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(not) News: Solar cooling won’t solve climate change

February 5th, 2018 · 1 Comment

Press releases are often designed to spin, to put things in as favorable a light as possible, and to (by their very nature) boost visibility.  Putting aside those intended to deceive, the “profession” of public affairs tends to that spin and even the most well-intentioned spin can inadvertently deceive (especially against a larger context).  For example, as discussed before, breathless press releases about a laboratory advance with batteries or solar cell efficiency or making fuel from air can lead to viral ‘we’ve solved the world’s problems’ commentary.  While vulnerable, myself, to this sort of techno-optimism, these viruses (viral events) typically ignore the realities of the challenges of transformation from laboratory success to mass commercial deployment: everything from the simple truth that the lab test might not prove true with more extensive testing; to the very long timelines from lab invention to marketplace; and to the obstacles placed before innovation in the market place itself.

Sometimes, the press release writers strive, seriously, to avoid the potential for misunderstanding and unreasonable use of the press release and the underlying work. Regretfully, this effort doesn’t necessarily prevent misuse. I fear a recent press release will be misrepresented as a ‘don’t worry, be happy’ story re climate change when, well, that is not the case. A moment for truth before discussing the Scripp’s press release that sparked this post:

With significant reductions in solar radiation hitting the Earth (a Grand Solar Minimum), global warming (climate change) would continue.  Against any scenario of human emissions (from business as usual to even dramatic reductions in emissions), the reduced solar emissions would have marginal impact on warming.

Now, Scripps’ researchers have done work to try to quantify, with some detail, how much solar radiation might decrease in the coming decades and the impact of this on climate change.  The press release author, Robert Monroe, is quite careful to emphasize that any such ‘cooling’ due to reduced solar radiation will not ‘solve’ climate change.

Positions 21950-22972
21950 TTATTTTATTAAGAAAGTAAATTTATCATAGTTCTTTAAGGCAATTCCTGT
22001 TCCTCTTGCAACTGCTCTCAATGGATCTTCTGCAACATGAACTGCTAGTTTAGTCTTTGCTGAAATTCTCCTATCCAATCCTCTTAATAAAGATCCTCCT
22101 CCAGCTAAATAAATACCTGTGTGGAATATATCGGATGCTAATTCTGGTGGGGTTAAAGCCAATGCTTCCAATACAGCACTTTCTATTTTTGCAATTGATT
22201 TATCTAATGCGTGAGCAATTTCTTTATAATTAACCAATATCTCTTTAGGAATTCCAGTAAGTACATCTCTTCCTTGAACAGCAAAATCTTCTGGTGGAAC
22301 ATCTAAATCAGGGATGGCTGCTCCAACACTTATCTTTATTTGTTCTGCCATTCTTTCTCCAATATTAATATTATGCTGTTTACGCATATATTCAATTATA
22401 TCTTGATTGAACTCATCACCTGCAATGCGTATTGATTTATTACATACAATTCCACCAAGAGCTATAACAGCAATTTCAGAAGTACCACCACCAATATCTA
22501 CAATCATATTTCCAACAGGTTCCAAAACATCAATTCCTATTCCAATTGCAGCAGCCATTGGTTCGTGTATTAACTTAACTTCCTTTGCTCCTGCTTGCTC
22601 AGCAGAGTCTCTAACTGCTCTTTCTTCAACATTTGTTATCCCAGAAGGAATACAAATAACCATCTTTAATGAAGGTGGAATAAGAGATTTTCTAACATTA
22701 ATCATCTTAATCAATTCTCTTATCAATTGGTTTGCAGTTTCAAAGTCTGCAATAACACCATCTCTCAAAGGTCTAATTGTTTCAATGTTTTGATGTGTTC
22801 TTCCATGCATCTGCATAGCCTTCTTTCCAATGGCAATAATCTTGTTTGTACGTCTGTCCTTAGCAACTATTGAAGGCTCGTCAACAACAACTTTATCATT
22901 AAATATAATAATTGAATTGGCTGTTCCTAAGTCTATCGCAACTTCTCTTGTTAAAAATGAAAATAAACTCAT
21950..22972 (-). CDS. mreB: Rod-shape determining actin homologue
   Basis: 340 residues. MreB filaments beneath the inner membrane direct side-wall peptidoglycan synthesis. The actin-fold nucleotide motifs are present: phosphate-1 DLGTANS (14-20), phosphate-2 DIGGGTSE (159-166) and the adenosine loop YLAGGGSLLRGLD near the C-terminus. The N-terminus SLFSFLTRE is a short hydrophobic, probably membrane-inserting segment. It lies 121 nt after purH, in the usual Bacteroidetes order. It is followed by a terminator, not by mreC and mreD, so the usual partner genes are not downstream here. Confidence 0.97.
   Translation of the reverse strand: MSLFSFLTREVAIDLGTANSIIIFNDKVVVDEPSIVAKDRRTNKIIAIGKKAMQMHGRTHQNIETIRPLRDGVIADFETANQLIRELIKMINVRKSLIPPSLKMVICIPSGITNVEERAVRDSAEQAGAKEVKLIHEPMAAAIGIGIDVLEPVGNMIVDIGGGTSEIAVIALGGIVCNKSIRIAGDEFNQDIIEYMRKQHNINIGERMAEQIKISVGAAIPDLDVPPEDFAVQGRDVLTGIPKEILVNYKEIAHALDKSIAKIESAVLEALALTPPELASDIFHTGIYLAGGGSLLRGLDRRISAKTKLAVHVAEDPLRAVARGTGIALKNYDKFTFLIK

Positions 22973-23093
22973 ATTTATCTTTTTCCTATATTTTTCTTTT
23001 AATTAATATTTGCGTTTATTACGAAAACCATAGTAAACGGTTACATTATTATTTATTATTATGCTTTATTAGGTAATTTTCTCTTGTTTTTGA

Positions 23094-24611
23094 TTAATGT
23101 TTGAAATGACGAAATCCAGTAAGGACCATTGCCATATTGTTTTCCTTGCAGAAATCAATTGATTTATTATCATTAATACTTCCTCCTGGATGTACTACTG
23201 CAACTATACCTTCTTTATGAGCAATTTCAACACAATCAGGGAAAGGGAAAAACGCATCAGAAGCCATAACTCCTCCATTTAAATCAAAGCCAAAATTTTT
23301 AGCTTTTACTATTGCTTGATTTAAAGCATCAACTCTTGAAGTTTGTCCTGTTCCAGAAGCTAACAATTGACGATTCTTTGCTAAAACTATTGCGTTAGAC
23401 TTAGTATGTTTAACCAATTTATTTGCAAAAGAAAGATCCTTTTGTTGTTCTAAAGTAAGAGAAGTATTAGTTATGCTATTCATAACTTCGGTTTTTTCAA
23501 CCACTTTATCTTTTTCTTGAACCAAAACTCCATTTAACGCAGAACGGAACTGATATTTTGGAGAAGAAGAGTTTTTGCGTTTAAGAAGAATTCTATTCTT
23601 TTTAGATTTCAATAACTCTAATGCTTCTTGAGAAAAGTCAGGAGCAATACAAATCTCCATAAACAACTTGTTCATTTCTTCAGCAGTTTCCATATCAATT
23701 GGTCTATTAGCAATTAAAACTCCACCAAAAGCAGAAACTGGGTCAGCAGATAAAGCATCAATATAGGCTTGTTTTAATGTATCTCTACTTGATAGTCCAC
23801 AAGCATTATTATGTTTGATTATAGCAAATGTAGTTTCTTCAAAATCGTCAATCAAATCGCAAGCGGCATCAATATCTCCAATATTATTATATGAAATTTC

Here is the opening sentence:

The Sun might emit less radiation by mid-century, giving planet Earth a chance to warm a bit more slowly but not halt the trend of human-induced climate change.

And, the closing words:

a main conclusion of the study is that “a future grand solar minimum could slow down but not stop global warming.”

Now, knowing that Donald Trump, Devin Nunes, and other climate-science deniers have no tendency to skew — or outright misrepresent and/or lie — data, is it unreasonable that the ‘movie critic’ clip and representation of this report and press release might be something like …

grand solar minimum … increases risk of dangerous global cooling if warming is reduced …

Consider those words … that is (a) absolutely not what the press release author nor study’ author’s concluded and/or emphasized but (b) is actually just a twisted variation on that conclusion.  Implausible (that ‘if warming is reduced’ such that we might have ‘dangerous global cooling’) but not outright false (by definition, if there is reduced solar radiation AND reduced human pollution that then creates a greater chance of cooling — even if that ‘greater chance’ is somewhere in range of a null probability).

UPDATE: And, well, such predicted (ab)use of the press release and study is occurring.

On a more benign level, what is the chance of the casual journalist (that casual tweeter) emphasizing something like “scientist predict sun will warm less by mid-century and reduce climate change risks” — not intending to mislead but, in a casual or character limited effort to communicate, misleading nonetheless?

Honestly, how far should a press release author go in striving to structure language to avoid those who will, shamelessly, manipulate the language and misrepresent the fundamental work?  What wording forestalls the ‘casual’, unthinking, misrepresentation? Perhaps, in this case, how about this headline:

Climate change will not be stopped by cooler sun

In this world of ‘tweet shares’, that headline is what the vast majority of people would see and would the opening words to frame the thinking of anyone who read past the headline (including reporters and bloggers) thinking of doing a story.

Would that be better science communication and reduce risks of (intentional or unintentional) misleading others?  Perhaps …

Update: As noted in update in the post’s body, predicted (ab)use is occurring:

UPDATE 2: For some excellent points about how much science (mis)reporting errors (hype) originate with the press release, see this thread and linked material:


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1 response so far ↓

  • 1 John Egan // Feb 5, 2018 at 11:20 pm

    The very definition of hubris.
    It is comforting to know that the sun has less impact on global temperatures than humans.

    An excellent example of how you are not honest in your engagement.
    Anything in this post that says that “sun has less impact on global temperatures than humans”. Well, in fact, no.
    The discussion is related to the ‘thumb on the scales’ that is human contributions of greenhouse gases and other warming (land-use change) that is driving global warming/climate change. When it comes to the skewing of the climate, putting the climate on steroids, it is humanity’s impacts that are so strong that even postulated solar minimums will not significantly change the course of warming.

    As with so much of your online commentary, this snide attacking commentary is not truthful.

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